- Released: July 12, 2007
- Label: Capitol Steps
- 1.Embraceable Jew
- 2.Wouldn't It Be Hillary
- 3.The Sunni Side of Tikrit
- 4.Someone Dumber Might
- 5.I Like Big Cuts and I Cannot Lie
- 6.There Is Nothing Like Ukraine
- 7.Fakey Purple Hearts
- 8.I've Taken Stands on Both Sides Now
- 9.The Candidates' Debate
- 10.Der Nadermouth
- 11.It Don't Mean a Thing (If It Ain't Got That Swing)
- 12.Electile Dysfunction
- 13.He Works Hard for the Country
- 14.If Only I Had a Plan
- 15.The Impossible Dean
- 16.Sunni & Cher
- 17.This Land's Not Your Land
- 18.Detective Story
- 19.The Supremes
- 20.Lirty Dies: Yubble-Doo / Bot Nush / Startha Moowurt / Rill O'Beilly
Lyricists: Elaina Newport; Bill Strauss; Mark Eaton.
Personnel: Dave Kane , Emily Bell Spitz, Lenny Williams (piano).
Recording information: Reagan International Trade Center Amphitheater, Washing (2004-2005).
Director: Bill Strauss.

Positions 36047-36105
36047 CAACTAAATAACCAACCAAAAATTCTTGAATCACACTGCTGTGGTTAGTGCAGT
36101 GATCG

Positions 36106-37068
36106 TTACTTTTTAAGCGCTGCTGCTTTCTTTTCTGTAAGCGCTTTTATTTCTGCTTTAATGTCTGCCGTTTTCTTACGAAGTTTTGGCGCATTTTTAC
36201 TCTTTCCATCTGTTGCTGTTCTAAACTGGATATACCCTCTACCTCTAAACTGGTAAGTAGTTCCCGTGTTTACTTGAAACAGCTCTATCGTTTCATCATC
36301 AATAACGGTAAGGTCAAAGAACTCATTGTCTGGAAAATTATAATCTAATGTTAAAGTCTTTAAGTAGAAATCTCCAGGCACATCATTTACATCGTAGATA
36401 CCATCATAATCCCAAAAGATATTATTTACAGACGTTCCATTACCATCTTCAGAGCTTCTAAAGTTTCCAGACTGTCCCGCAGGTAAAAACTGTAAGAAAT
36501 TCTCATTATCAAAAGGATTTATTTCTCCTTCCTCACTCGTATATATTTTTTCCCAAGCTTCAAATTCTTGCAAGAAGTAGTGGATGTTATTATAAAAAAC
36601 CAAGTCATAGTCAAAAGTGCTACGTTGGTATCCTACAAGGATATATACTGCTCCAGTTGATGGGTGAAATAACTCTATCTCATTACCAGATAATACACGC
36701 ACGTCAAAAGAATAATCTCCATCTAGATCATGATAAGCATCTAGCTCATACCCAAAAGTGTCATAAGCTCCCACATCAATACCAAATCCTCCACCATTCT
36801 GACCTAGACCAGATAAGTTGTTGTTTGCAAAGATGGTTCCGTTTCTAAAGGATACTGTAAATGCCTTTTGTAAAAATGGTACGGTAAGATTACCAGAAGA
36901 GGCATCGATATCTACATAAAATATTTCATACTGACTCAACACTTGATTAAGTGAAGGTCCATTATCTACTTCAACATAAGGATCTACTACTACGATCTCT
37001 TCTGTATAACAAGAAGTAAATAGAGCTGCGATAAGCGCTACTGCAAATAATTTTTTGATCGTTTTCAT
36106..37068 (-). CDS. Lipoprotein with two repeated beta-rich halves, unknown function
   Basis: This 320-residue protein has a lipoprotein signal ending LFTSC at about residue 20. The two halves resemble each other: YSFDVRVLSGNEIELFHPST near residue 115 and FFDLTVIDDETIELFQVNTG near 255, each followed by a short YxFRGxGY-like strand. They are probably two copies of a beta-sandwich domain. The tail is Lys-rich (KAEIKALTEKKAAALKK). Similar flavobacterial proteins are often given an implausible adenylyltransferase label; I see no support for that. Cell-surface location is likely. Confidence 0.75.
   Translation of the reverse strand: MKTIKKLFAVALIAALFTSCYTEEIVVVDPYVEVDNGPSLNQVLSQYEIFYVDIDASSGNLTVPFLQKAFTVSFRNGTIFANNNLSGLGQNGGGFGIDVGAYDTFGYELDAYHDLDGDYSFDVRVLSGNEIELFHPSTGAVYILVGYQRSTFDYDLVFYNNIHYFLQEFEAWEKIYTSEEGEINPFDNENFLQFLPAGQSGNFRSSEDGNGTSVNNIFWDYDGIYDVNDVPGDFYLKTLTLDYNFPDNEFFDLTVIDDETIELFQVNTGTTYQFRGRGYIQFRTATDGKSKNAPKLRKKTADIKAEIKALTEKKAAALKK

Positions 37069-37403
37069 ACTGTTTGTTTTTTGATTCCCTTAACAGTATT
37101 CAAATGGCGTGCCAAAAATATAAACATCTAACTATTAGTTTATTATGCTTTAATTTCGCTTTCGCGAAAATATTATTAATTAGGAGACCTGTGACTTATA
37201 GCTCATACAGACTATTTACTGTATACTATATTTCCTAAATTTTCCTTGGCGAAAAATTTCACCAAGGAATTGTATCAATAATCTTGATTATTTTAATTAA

The Capitol Steps are up to their usual tricks with this live CD, covering both world events and the 2004 presidential election. "Embraceable Jew" imagines a hilarious meeting of Israeli Prime Minister Ariel Sharon and new Palestinian leader Mahmoud Abbas. President George W. Bush takes plenty of lumps with "Someone Dumber Might," "If I Only Had a Plan" (to the tune of "If I Only Had a Brain") and "He Works Hard for the Country." Kevin Corbett not only mimics Bush's voice very well, but adds a few malaprops worthy of him. Mark Eaton captures the droning, pompous voice of unsuccessful 2004 challenger Senator John Kerry, who receives a few salvos himself with "Fakey Purple Hearts," "I've Taken Stands on Both Sides Now," and the sidesplitting line in "Der Nadermouth" ("He's taken more positions than Paris Hilton"). The new Democratic Chairman, former Vermont governor Howard Dean, is skewered in "The Impossible Dean," while the four aging liberal Supreme Court Justices are lampooned in "The Supremes" (borrowing the music from the Bee Gees' "Stayin' Alive," including the line "Our legal briefs are now Depends"). The only throwaway track is "Lirty Dies," a closing monologue of Spoonerisms that quickly loses steam. While political comedy CDs are in danger of rapidly fading from public interest due to their focus on current events, any student of history, regardless of political persuasion, ought to pick up this CD in order to share it with his or her children and grandchildren. Any baseball fan will pick up the mathematically impossible score in the cover art means that it was likely created by a Blue State Democrat, or at least, someone who is unfamiliar with baseball. ~ Ken Dryden